(18a) Combination of Experimental and Mathematical Techniques for Characterization of Particle Friability | AIChE

(18a) Combination of Experimental and Mathematical Techniques for Characterization of Particle Friability


Schenck, L. - Presenter, Merck & Co, Inc.
Chern, R. - Presenter, Merck & Co, Inc.
Fan, R. - Presenter, Fluent Inc.

This work involves the development of methodology for characterizing and predicting the friability of granules by combining experimental and theoretical techniques as an extension of our recent work [1]. First, experimental data of granule attrition are collected via a bench-top SYMPATEC laser diffraction particle size analyzer and HELOS dry particle disperser. Samples are analyzed at different inlet air pressures of 0.3 to 6.0 bar. The key part of the HELOS disperser (which can be considered a pneumatic conveying system) mostly responsible for attrition is the bend between the inlet and the laser diffraction measurement chamber. It is generally recognized that the particles during pneumatic conveying experience extensive impact loads at the bends because of collisions with the bend walls. Increasing the inlet air pressure produce a finer PSD as a consequence of more extensive attrition. Second, a simple plug flow population balance (PF-PB) mathematical model of breakage is developed. The model is solved using the Quadrature Method of Moments (QMOM) and used for preliminary evaluation of the breakage rate properties by fitting a model to experimental data from the SYMPATEC equipment. Different semi-empirical expressions for the breakage kernels and for the daughter distribution functions are tested. Multiple breakage distribution functions, proposed by Diemer and Olson [2], are usually needed to get satisfactory agreement with experimental data. Finally, a model combining CFD and QMOM methodologies is developed. The combined model uses the function forms for the breakage kernel and for the daughter distribution function obtained before using the PF-PB model. However, the detailed CFD-PB model also allows us to relate the breakage kernel parameters to particular flow properties. It was found that for a given experimental set-up with diluted gas-solid flow, that the breakage rate of granules is proportional to the characteristic particle size and to the square of the impact velocity between a granule and the equipment wall, and can be expressed using the form proposed by Moreno-Atanasio and Ghadiri [3]. The combined experimental and theoretical methodology was tested for evaluation of the breakage rate parameters of different granules. The methodology requires small quantities (~ 20g) of granules, which is particularly useful for comparison of different formulations during the drug development process. Moreover, physically based models calibrated by the above methodology and combining properties of the gas-solid flow with the PB models can also be employed to predict attrition in manufacture-scale pneumatic conveying systems.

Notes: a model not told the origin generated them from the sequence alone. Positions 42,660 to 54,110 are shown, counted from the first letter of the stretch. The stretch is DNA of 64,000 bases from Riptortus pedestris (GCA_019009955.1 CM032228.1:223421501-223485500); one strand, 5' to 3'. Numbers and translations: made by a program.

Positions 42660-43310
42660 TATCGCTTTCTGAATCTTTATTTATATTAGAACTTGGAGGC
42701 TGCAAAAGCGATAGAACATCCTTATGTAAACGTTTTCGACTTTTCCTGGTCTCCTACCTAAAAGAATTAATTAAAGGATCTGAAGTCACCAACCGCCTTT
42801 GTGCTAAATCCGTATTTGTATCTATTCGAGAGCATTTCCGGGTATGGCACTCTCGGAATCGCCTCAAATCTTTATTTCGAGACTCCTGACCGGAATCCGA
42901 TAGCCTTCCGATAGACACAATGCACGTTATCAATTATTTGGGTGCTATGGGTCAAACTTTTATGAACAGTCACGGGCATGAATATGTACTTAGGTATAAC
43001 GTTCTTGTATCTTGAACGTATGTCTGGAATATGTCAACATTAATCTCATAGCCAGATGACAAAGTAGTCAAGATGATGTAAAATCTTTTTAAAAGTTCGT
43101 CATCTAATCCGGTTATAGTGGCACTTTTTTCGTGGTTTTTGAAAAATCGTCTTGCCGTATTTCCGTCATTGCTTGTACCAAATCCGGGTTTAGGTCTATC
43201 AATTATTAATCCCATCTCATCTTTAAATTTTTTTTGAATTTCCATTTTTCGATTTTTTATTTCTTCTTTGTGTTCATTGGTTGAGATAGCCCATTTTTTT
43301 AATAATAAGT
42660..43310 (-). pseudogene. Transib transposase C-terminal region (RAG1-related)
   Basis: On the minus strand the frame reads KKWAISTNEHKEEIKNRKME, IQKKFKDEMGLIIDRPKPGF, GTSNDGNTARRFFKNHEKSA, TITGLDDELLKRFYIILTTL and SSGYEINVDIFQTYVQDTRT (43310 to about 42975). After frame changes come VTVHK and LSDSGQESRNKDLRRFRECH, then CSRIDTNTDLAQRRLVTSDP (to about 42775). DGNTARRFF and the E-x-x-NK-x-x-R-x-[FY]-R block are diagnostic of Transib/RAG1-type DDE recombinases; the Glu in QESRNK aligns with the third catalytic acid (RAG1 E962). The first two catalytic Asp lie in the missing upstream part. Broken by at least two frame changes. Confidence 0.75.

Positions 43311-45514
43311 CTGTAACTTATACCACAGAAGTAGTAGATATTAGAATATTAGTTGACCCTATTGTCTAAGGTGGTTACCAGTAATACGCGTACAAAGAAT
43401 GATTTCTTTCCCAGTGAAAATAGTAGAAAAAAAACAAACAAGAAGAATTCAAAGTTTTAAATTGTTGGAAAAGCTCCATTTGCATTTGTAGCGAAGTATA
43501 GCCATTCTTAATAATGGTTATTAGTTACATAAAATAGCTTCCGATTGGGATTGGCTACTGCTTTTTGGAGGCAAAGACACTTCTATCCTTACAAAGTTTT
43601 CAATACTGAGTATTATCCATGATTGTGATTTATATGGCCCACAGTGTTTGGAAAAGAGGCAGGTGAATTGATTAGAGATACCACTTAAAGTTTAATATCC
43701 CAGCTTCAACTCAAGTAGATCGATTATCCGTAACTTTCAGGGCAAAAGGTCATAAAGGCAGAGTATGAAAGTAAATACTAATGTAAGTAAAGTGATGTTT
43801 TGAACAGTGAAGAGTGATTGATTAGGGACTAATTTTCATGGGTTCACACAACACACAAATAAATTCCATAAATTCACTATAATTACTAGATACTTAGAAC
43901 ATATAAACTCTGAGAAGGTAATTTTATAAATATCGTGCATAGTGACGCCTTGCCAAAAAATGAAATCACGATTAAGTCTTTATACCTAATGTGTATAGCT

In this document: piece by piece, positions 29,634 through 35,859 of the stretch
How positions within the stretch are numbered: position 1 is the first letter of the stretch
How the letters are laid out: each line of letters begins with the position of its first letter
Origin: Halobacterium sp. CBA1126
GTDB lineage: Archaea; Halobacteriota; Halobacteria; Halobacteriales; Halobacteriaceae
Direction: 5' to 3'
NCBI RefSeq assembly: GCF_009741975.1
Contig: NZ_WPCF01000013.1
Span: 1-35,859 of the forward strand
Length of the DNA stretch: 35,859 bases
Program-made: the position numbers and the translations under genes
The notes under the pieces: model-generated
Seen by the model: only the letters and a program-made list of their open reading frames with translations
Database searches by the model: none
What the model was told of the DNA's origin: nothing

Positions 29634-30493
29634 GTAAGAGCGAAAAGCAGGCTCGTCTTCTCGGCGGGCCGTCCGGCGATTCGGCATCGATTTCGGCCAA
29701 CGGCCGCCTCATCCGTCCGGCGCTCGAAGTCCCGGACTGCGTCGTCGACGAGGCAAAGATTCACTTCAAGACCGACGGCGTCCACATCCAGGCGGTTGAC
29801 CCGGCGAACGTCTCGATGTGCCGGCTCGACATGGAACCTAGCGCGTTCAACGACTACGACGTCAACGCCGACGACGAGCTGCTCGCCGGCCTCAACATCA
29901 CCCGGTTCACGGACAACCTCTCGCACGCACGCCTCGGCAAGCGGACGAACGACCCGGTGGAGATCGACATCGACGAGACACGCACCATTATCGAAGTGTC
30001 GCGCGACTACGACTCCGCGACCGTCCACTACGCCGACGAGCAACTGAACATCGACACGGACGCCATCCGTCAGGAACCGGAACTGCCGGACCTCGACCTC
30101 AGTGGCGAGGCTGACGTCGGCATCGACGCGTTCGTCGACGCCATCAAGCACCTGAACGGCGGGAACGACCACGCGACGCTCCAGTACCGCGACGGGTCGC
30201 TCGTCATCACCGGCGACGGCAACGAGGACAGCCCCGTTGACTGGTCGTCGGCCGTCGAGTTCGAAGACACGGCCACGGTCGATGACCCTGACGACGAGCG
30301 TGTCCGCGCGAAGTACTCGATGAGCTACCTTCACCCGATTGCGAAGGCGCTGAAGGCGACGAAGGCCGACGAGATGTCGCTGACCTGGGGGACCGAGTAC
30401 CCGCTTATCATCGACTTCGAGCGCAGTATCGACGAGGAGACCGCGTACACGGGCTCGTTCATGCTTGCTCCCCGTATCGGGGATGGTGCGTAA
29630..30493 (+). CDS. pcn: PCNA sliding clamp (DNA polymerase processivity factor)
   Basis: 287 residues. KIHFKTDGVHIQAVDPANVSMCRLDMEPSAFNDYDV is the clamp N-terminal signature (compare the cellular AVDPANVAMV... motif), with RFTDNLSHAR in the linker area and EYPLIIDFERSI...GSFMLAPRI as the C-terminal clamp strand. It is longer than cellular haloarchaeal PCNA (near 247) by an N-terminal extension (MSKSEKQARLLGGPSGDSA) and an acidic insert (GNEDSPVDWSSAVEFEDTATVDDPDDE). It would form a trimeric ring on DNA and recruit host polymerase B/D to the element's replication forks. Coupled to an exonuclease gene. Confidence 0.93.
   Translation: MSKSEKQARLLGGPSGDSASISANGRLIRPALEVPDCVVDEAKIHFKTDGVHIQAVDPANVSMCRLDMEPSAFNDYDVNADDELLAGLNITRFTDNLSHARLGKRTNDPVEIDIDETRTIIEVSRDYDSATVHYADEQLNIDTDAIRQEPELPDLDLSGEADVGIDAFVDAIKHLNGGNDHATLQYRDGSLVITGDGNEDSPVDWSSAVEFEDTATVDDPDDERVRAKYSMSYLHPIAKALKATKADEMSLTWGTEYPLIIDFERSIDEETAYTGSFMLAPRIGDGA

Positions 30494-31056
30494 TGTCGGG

[1] P. Rajniak, K. Dhanasekharan, C. Sinka, N. MacPhail, R. Chern, S. Fitzpatrick, Modeling and measurement of granule friability, Conference Proceedings CD Vol.2, Fifth World Congress on Particle Technology, 23-27 April 2006, Orlando, FL, USA. [2] R. B. Diemer, J. H. Olson, A moment methodology for coagulation and breakage problems: Part3 ? generalized daughter distribution functions, Chem. Eng. Sci. 57 (2002) 4187 ? 4198. [3] R. Moreno-Atanasio, M. Ghadiri, Mechanistic analysis and computer simulation of impact breakage of agglomerates: Effect of surface energy, Chem. Eng. Sci. 61 (2006) 2476 ? 2481.


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